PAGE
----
In contrast, the Federal Poverty Level (FPL), which is the more commonly-used measure for income adequacy, is a four-decade-old, one-size-fits-all measure based solely on the cost of the basic food budget needed to meet minimum nutritional requirements. Yet, the FPL is used to allocate state and federal resources to local communities and determine income eligibility for many public programs. As a result, many families earn too much to qualify for public programs, and yet do not earn enough to make ends meet.
 
A Comparison of the 2008 and 2011 Self-Sufficiency Standards
 
The 2011 Self-Sufficiency Standard reveals that rising costs over the past three years have significantly increased how much families need to earn to make ends meet.TheSelf-Sufficiency Standard for California has increased by $10,000 to $63,000 a year for a family consisting of two adults, one preschooler, and one school-age child, while the minimum wage has remained the same, leaving families earning well below what they need to make ends meet.
 
Other key findings* include: The cost of individual expenses has gone up since 2008, with significant increases in child care, health care and taxes.Child care costs rose an average of 22% since 2008.
Health care costs climbed an average of 27% since 2008.

At the local level, increases in the overall cost of living fluctuated between 15-25% for the two most populated counties in the Bay Area, Central Valley, and Southern California:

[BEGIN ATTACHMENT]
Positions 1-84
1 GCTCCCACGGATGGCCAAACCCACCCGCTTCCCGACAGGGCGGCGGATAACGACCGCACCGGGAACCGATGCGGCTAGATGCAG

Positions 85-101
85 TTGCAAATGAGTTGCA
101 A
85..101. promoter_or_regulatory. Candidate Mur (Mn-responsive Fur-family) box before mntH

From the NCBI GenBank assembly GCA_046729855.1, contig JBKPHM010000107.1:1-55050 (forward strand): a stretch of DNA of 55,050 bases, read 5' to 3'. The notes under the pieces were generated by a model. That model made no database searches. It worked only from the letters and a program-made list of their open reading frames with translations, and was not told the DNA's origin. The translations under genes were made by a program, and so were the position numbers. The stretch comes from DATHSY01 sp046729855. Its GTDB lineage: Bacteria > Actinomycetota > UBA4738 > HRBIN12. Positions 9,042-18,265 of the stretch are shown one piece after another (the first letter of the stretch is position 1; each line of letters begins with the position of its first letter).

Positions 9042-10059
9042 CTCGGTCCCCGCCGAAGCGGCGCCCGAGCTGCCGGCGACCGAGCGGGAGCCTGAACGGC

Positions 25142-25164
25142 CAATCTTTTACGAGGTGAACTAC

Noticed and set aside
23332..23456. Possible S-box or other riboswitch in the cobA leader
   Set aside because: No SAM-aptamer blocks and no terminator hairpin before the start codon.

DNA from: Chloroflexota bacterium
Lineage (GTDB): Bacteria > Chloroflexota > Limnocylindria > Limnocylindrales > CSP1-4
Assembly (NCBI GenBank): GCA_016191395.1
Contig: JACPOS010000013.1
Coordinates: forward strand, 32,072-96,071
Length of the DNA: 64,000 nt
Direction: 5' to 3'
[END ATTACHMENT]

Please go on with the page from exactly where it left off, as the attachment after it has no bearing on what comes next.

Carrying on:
Together with stagnant wages, increased unemployment and limited state resources, the rising cost of living has widened the gap between what many working families have and what they need to survive in California. The minimum wage, calculated at $16,640 a year for a full-time job, leaves working families well below the threshold of what they must earn in order to meet their most basic needs.
 
“In light of these challenging economic times, state and local policymakers and agencies need the best tools possible in order to fight poverty and build economic security in their communities,” says Jenny Chung Mejia of the Insight Center for Community Economic Development. “The Self-Sufficiency Standard is exactly the kind of tool that policymakers and local agencies need to make informed decisions about policies, programs and services that impact working families in California.”